- evacuated: removed from danger
- unnerving: enough to make you nervous
- Name the body of water where the earthquake hit.
- What magnitude was the earthquake?
- How far underground did it happen?
- What is a fault plane?
- What machines are used to measure earthquakes?
LISTEN TO THIS STORY
1. Write a headline
The headline of a news story is written to give people an idea of the story. It also should catch people’s attention and make them want to read the story,
Imagine that you are a reporter for Kids News. You have been asked to choose four interesting things in today’s story. Each thing will be turned into a story of its own. Your job is to write an interesting and catchy headline for each story.
Time: allow 25 minutes to complete this activity.
Curriculum Links: English, Critical and Creative Thinking
What do you know about earthquakes? Use information in the story and anything that you know about earthquakes to write a fact sheet about earthquakes. Include pictures or drawings if you want. You could work with a partner.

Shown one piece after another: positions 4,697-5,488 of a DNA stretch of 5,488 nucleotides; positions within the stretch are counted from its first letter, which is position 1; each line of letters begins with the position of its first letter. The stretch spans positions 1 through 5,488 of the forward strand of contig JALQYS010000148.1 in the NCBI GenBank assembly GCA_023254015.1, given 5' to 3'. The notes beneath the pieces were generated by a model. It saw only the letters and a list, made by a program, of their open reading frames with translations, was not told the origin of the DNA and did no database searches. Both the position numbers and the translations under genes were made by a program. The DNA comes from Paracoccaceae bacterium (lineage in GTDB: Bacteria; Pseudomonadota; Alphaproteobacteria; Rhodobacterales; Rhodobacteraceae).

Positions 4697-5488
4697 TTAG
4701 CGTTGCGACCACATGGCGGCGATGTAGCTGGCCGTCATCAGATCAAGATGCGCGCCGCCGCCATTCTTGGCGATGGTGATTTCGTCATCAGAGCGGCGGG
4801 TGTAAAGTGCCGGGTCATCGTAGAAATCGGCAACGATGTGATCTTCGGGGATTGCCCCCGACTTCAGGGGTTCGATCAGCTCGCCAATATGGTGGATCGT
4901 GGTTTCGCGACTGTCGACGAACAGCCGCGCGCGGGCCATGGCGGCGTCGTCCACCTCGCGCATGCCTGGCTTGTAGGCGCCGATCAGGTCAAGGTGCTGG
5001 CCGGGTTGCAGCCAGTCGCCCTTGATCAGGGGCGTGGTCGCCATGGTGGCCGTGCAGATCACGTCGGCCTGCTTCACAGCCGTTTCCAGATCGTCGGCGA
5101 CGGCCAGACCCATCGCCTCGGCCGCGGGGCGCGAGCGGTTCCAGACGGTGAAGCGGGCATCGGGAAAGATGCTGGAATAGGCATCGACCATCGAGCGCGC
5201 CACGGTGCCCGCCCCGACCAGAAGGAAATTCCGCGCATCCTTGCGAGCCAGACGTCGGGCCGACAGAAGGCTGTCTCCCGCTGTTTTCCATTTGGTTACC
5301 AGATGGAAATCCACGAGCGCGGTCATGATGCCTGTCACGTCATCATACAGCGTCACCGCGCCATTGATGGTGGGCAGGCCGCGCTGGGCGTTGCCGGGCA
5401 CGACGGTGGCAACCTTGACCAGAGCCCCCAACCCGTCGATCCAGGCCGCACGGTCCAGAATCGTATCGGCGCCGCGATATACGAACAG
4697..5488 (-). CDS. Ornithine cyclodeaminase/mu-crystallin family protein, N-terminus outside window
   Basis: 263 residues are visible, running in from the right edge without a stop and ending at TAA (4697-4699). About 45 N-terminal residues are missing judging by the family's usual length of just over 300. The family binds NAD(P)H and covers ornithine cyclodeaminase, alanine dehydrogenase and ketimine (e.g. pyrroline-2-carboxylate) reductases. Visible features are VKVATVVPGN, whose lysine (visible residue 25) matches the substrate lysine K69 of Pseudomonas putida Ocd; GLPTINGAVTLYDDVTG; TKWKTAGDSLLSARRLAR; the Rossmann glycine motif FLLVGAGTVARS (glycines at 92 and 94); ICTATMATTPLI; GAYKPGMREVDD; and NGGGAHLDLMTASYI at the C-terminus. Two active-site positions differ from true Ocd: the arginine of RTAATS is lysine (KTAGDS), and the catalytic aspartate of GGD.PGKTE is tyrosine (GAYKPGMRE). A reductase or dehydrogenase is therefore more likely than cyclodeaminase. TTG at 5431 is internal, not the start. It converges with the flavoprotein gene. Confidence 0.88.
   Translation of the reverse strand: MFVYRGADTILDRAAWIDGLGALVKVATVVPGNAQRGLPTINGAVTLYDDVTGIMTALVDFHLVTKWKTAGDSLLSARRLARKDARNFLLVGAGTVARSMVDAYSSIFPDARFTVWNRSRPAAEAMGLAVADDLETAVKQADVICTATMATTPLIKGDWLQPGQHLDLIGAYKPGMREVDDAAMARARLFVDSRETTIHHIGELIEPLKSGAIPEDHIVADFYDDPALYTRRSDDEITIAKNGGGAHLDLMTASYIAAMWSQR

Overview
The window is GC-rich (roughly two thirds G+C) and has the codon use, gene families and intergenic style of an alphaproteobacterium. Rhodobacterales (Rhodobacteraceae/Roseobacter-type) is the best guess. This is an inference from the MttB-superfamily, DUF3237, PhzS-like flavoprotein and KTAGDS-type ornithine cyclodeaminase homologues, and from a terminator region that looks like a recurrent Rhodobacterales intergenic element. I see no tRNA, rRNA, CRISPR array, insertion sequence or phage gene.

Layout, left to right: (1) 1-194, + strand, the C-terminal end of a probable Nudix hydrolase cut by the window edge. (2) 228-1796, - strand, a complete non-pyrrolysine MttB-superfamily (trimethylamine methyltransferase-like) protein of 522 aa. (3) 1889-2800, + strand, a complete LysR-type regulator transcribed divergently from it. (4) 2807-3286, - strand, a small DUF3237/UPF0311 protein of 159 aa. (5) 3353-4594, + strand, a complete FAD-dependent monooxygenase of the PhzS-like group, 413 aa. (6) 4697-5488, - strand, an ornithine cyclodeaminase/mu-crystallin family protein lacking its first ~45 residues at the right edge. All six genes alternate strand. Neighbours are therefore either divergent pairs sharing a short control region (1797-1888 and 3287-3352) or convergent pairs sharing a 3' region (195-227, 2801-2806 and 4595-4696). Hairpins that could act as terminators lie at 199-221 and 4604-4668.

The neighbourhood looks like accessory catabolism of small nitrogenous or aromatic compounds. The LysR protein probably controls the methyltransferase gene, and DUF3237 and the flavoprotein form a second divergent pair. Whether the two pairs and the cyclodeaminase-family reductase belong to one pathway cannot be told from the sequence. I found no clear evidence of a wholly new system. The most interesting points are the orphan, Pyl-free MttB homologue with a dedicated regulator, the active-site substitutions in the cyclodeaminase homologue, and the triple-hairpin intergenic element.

Time: allow 40 minutes to complete this activity
Curriculum Links: English, Science, Geography
Wonderous wow words
After reading the article, with a partner, highlight as many wow words or ambitious pieces of vocabulary you can find in yellow. Discuss the meanings of these words and see if you can say them as part of a new sentence.
HAVE YOUR SAY: After reading the story, describe how you think you’d feel if you were caught in an earthquake.
No one-word answers. Use full sentences to explain your thinking. No comments will show until approved by editors.